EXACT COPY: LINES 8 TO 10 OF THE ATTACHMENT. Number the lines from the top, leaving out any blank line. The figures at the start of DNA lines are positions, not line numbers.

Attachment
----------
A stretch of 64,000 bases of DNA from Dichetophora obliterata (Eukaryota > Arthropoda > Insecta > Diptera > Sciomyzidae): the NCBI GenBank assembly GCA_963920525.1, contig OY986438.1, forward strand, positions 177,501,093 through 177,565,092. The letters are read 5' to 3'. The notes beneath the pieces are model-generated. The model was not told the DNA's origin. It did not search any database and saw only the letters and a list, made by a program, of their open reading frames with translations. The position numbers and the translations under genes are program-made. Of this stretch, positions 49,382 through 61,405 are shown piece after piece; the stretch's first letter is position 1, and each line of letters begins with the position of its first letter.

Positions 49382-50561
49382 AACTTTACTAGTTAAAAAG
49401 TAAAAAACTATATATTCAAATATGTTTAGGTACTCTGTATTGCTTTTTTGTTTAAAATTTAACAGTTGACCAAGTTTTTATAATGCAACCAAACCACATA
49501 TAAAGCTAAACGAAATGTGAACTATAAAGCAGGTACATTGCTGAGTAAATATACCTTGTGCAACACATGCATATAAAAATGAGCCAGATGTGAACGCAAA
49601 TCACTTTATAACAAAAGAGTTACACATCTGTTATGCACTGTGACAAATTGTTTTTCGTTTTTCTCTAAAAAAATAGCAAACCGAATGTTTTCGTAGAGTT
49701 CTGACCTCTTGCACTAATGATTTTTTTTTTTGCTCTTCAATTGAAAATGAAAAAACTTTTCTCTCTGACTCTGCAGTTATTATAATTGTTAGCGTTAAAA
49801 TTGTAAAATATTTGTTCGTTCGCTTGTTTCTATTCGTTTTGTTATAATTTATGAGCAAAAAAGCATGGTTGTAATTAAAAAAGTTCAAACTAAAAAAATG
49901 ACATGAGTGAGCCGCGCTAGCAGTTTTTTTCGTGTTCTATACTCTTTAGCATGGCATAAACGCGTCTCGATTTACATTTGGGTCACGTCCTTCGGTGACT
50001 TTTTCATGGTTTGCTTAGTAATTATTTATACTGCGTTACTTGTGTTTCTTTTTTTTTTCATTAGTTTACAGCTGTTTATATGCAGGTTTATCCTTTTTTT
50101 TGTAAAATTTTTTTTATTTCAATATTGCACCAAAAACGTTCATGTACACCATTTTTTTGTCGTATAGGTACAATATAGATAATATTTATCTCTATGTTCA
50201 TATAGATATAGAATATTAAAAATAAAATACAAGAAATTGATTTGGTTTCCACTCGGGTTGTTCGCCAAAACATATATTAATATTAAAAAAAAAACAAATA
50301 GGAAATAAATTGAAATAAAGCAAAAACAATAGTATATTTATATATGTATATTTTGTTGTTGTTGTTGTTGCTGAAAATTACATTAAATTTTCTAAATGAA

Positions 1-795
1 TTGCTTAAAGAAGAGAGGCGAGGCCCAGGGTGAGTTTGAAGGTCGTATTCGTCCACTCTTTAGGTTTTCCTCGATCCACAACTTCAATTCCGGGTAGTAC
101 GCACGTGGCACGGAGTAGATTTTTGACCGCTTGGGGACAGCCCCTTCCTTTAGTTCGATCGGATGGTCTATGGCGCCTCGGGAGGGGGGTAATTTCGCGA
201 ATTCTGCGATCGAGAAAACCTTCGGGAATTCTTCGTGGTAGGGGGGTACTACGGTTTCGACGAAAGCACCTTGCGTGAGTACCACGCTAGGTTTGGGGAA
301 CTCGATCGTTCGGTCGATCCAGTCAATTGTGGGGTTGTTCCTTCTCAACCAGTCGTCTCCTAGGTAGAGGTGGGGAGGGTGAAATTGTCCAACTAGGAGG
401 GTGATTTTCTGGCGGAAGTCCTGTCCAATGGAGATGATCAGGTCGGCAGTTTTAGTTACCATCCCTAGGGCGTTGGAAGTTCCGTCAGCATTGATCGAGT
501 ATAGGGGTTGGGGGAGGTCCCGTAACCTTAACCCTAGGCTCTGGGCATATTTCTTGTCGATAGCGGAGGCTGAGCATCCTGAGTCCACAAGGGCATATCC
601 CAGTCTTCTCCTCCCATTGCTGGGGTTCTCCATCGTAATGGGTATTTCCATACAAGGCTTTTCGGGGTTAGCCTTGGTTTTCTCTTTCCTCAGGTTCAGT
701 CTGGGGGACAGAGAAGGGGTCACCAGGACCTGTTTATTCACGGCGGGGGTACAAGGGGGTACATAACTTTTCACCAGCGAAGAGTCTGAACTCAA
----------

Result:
49801 TTGTAAAATATTTGTTCGTTCGCTTGTTTCTATTCGTTTTGTTATAATTTATGAGCAAAAAAGCATGGTTGTAATTAAAAAAGTTCAAACTAAAAAAATG
49901 ACATGAGTGAGCCGCGCTAGCAGTTTTTTTCGTGTTCTATACTCTTTAGCATGGCATAAACGCGTCTCGATTTACATTTGGGTCACGTCCTTCGGTGACT
50001 TTTTCATGGTTTGCTTAGTAATTATTTATACTGCGTTACTTGTGTTTCTTTTTTTTTTCATTAGTTTACAGCTGTTTATATGCAGGTTTATCCTTTTTTT